1Password is to get rid of passwords, with passkey support on the way

1Password password manager
(Image credit: 1Password)

1Password, one of the most well-known password managers around, will soon be getting rid of passwords altogether, opting to support passkeys instead. 

Touted as the successor to passwords, passkeys save credentials to your devices in a secure way, allowing you to login to your accounts instantly without needing to remember any codes or phrases. 

1Password claims that users will soon be able to generate, manage, and use passkeys with its platform, and that come summer 2023, no master password will be needed to access their vault, as this can be accessed via a passkey too.

TechRadar Pro needs you!
We want to build a better website for our readers, and we need your help! You can do your bit by filling out our survey and telling us your opinions and views about the tech industry in 2023. It will only take a few minutes and all your answers will be anonymous and confidential. Thank you again for helping us make TechRadar Pro even better.

D. Athow, Managing Editor

No more memorizing

1Password initially announced its support for passkeys in November 2022, stating that early 2023 would be the likely estimate of their arrival within its platform. 

In an accompanying video, CPO Steve Won commented on Apple's atempt to monolopize passkeys, becoming one of the first big tech companies to support the technology.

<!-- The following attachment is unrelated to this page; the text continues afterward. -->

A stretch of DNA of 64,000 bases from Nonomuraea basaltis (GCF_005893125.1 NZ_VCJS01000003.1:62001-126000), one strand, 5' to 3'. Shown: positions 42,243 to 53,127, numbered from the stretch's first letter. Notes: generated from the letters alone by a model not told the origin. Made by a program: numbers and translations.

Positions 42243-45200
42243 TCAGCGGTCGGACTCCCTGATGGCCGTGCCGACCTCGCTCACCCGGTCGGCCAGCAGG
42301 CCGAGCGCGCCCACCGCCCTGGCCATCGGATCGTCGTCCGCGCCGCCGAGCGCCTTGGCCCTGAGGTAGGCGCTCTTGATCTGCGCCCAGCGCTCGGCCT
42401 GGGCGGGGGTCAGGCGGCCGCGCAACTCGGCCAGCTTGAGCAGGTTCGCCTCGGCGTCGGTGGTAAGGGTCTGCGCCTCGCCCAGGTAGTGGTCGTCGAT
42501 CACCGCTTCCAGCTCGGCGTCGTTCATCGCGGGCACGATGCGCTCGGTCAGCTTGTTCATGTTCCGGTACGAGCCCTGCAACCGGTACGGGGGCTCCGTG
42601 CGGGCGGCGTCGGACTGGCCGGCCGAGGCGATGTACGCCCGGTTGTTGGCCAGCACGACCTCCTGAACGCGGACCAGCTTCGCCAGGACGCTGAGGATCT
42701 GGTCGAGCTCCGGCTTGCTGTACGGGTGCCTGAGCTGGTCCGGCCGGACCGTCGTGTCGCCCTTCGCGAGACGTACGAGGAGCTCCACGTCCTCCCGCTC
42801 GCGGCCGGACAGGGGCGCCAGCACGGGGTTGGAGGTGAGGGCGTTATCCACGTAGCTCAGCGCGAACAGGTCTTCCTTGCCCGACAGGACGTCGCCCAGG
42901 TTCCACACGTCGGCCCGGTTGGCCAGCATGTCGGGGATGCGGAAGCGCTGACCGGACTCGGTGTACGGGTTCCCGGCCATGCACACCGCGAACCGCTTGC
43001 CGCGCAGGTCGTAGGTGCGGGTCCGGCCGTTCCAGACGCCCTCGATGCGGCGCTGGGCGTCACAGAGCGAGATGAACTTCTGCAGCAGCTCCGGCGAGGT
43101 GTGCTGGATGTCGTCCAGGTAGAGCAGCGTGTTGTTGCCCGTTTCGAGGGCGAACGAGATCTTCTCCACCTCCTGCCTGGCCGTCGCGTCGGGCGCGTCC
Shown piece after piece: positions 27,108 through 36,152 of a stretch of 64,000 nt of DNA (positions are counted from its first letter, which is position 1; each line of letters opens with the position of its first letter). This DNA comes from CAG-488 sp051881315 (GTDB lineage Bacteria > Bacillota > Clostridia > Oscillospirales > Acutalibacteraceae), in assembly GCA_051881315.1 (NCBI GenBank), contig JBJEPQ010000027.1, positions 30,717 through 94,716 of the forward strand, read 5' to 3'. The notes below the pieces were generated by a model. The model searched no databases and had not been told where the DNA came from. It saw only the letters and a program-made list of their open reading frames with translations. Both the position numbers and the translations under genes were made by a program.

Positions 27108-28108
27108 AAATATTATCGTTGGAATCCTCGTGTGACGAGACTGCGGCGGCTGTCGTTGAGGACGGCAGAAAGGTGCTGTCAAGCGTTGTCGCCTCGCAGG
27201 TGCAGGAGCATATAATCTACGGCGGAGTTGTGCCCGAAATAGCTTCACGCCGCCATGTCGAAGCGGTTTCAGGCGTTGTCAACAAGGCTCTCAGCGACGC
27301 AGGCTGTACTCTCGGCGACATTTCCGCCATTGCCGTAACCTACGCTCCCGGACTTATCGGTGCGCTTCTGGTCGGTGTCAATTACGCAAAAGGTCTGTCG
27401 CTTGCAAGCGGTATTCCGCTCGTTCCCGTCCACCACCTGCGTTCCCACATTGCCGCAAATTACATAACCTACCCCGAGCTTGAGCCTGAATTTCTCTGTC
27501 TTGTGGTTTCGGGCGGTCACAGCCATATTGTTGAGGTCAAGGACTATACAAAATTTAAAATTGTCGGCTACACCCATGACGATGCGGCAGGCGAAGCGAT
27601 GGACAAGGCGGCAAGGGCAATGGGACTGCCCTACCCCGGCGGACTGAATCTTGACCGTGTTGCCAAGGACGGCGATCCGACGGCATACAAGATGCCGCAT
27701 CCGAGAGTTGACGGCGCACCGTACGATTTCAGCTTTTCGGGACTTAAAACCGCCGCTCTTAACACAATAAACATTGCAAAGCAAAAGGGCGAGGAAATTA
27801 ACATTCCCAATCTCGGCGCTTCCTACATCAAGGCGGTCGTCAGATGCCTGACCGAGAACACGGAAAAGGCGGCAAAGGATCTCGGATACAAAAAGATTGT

In a recent blog post about the passkeys, Won mentioned that unlocking 1Password without a master password is already possible with biometrics, such as a fingerprint of via facial recognition. 

However, as Won puts it, biometrics "don’t actually replace the password; they only mask it. That’s why 1Password asks you to type in your password periodically in order to ensure that you have it memorized."

Passkeys also make use of biometrics to authenticate your identity, but the password layer is eliminated altogether. 

Passkeys makes use of two keys - a public and private key. These are a strongly encrypted set of random codes, and are unique for every service you have. The public key is stored on the cloud, whilst the private key is stored on your device only, making it resistant to phishing attacks. The two keys are combined once you authenticate using your biometric data, and grant you access to your account. 

Many digital services currently support the use of passkeys for users to access their accounts, such as PayPal and eBay, and many more are expected to join their ranks going forward. 

Most of big tech seems to be heading towards ditching passwords too, with Apple Google and Microsoft and many others all supporting passkeys as well. They are also board-level members of the FIDO alliance, the organization behind determining the standards behind passkey technology.

Lewis Maddison
Reviews Writer

Lewis Maddison is a Reviews Writer for TechRadar. He previously worked as a Staff Writer for our business section, TechRadar Pro, where he had experience with productivity-enhancing hardware, ranging from keyboards to standing desks. His area of expertise lies in computer peripherals and audio hardware, having spent over a decade exploring the murky depths of both PC building and music production. He also revels in picking up on the finest details and niggles that ultimately make a big difference to the user experience.